What is the most valuable lesson you've learned so far as an entrepreneur?

The pandemic, pregnancy and moving countries have put a pause on pip’s progress. I’ve learnt to slow down and take the pressure off myself while also continuing to persevere where I can. I think everyone can have great ideas, but only a few will see the idea through to fruition – I hope my determination will see pip come to life soon!

What does wellness mean to you?

Wellness means different things to me at different levels of my life. At the broadest level, it is about feeling that I’m living a happy and fulfilling life and that I’m able to spend time with my family and friends. A huge part of this is perspective and reminding myself of how lucky I am, and being grateful for the health and happiness of family and friends around me.

Wellness during my pregnancy has meant trying to tune into my body and listen to what it needs. It’s been a particularly stressful and anxious time as we’ve all lived through multiple lockdowns and the hormonal and bodily changes were especially hard at various points of my pregnancy. When I was nauseous, I didn’t think twice about napping, needing to take breaks in the work day or not exercising. I still tried to find ways to workout but for at least a month I didn’t have the energy (or stomach) to even walk around the local park. But as I entered the second trimester, it became about giving myself permission to continue to rest when I needed to and not feel guilty about trying to do everything. It’s also been about feeling what works for my body during exercise and I’ve discovered new workouts and I’m learning to appreciate what my body is doing even if I’m no longer doing the more intense HIIT workouts I did pre-pregnancy.

It has been about giving myself the space to enjoy being pregnant, to reduce my workload, and to recognise how a side hustle, pregnancy and relocating countries is a lot – and I can’t do it all. It’s not to say I won’t get there eventually, but for now I’m prioritizing where I spend my time – and often my body needs a nap rather than another email or two. Wellness right now is about trusting my body, listening to what it needs and slowing down so I can enjoy being pregnant and prepare for motherhood.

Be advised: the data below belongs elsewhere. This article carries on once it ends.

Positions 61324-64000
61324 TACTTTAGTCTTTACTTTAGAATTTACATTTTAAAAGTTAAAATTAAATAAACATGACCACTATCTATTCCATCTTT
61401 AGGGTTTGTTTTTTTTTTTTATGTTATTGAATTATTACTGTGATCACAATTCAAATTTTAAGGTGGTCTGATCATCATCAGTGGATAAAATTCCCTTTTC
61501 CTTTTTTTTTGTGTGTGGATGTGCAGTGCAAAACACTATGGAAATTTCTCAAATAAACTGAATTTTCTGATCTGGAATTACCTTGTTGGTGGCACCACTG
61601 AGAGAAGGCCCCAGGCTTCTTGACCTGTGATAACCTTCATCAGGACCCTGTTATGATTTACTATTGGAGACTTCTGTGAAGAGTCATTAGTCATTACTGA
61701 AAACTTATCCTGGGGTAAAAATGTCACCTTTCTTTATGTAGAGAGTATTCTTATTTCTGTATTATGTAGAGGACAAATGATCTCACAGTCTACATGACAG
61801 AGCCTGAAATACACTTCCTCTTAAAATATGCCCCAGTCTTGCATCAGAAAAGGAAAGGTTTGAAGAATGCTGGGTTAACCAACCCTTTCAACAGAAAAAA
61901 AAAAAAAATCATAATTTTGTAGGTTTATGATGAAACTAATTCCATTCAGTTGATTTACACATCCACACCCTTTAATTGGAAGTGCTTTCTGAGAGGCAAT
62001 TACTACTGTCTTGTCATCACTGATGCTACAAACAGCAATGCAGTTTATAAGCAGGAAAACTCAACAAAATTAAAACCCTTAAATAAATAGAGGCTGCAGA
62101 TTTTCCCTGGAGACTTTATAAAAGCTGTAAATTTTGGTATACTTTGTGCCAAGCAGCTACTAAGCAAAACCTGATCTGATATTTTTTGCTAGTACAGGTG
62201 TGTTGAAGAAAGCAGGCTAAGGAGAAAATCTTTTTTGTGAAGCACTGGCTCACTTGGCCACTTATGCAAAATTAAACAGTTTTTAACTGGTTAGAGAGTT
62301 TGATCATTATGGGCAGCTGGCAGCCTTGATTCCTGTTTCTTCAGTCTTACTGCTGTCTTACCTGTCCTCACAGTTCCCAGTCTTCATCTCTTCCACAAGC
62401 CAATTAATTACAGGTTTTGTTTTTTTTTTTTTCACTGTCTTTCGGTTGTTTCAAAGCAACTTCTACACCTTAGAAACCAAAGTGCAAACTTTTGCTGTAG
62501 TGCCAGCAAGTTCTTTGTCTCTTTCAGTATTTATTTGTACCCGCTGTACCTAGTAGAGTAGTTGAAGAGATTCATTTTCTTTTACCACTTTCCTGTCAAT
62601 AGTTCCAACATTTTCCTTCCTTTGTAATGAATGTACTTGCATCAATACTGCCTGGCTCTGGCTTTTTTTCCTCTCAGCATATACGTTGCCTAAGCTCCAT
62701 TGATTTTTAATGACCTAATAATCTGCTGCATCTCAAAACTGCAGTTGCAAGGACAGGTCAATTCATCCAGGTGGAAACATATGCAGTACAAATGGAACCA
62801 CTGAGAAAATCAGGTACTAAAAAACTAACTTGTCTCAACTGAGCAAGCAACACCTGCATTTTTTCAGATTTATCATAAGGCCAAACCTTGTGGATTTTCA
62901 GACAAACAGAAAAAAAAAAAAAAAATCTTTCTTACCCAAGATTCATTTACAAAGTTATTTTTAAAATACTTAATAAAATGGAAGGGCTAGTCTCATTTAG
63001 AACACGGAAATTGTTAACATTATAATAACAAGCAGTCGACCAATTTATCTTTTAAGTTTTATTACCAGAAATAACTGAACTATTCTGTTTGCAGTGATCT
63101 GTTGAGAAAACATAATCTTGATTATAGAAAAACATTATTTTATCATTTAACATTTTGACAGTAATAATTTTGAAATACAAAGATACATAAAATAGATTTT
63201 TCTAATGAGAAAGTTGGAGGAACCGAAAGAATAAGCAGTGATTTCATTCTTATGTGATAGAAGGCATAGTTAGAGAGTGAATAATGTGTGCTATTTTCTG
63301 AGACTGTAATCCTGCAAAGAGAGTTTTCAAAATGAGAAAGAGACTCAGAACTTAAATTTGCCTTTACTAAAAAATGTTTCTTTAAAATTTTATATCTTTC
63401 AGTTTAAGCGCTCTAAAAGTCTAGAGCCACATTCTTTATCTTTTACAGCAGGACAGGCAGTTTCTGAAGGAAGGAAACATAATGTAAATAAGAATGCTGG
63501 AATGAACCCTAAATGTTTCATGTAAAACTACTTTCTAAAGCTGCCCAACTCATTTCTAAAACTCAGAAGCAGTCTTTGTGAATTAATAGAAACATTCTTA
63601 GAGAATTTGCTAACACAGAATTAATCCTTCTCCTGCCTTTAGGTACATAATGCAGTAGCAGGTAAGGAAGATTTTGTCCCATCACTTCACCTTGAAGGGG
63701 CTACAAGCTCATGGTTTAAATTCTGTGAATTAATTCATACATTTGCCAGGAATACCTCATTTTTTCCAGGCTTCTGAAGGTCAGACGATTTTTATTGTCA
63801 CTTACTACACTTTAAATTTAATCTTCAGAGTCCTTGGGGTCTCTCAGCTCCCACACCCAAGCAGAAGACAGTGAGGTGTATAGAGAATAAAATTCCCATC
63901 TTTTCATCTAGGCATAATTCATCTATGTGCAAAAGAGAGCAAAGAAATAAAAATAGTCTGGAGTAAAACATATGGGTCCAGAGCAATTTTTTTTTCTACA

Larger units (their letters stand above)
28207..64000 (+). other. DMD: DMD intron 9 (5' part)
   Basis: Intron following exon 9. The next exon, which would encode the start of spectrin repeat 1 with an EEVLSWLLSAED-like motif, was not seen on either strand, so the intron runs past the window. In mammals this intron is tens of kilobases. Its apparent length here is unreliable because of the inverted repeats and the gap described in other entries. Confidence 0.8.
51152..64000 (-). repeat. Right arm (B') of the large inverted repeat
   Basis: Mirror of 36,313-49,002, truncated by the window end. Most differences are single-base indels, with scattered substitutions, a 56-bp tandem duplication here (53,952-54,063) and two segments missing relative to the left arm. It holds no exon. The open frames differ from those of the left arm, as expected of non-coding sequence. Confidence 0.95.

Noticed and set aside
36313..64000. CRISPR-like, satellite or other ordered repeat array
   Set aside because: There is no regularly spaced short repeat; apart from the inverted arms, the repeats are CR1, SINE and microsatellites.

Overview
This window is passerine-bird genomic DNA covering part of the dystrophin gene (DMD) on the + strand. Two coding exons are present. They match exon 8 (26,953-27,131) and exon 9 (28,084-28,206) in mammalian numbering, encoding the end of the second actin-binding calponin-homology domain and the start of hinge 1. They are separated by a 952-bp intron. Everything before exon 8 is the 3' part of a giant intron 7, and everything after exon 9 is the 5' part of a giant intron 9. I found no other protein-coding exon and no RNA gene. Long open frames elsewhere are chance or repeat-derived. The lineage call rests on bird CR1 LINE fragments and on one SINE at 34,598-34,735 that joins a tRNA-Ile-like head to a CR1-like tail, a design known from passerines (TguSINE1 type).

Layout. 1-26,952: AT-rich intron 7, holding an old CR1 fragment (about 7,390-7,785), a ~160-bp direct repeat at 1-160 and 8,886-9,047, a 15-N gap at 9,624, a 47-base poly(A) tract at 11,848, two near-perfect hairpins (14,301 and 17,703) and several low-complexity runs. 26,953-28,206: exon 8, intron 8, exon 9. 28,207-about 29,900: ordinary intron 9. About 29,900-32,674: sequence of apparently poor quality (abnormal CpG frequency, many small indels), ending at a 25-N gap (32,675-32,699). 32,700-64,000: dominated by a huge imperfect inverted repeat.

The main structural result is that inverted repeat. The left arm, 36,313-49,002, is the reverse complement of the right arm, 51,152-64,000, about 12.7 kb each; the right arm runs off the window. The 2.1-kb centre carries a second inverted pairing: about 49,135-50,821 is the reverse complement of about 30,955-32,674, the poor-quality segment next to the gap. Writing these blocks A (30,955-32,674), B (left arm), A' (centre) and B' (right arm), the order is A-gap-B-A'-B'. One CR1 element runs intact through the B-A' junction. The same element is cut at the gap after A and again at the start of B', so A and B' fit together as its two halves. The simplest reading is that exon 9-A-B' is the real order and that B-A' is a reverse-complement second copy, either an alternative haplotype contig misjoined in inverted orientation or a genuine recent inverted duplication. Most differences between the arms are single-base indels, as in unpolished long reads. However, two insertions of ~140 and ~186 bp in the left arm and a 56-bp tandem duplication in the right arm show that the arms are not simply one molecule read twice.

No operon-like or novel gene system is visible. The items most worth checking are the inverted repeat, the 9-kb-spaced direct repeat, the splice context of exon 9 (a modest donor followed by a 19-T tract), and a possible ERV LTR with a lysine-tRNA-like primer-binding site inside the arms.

What are the best & hardest parts of being a mom and a founder?

The best change has been a renewed passion to build something which my little one will be proud of me for – it’s given me an added drive to make a difference. The hardest part is the sleep deprivation (my baby is 6 weeks old) and trying to juggle your day and squeeze an hour or so to work on getting pip off the ground and building it into the brand I want it to be. I’ve had to adjust my expectations on what I can achieve at the moment!

How do you "balance" motherhood and entrepreneurship?

I’m new to motherhood, as my little one is only 6 weeks old. Being pregnant and now a mother during a pandemic means uncertainty on a whole new level as does trying to create a business at this time! I think the balance comes from accepting you can’t do everything and not trying to be a perfect parent or a perfect entrepreneur but just giving yourself credit for doing the best you can, day in and day out.

 

 

 

Thanks for chatting with us Hannah! We can’t wait to follow Pip’s journey.

Hannah Dixon

Founder

Pip

After 10 years in Marketing, building some well-loved sustainable beauty brands, I’m now sharing education and content (and soon products) to help empower women to understand their hormones better – be it connected to their menstrual cycle, pregnancy or the menopause. I want to solve what I call the ‘hormone gap’ and empower women to happier lives every day by becoming the go-to brand for all of women’s daily hormone needs – whether it’s linked to their menstrual cycle, pregnancy or the menopause.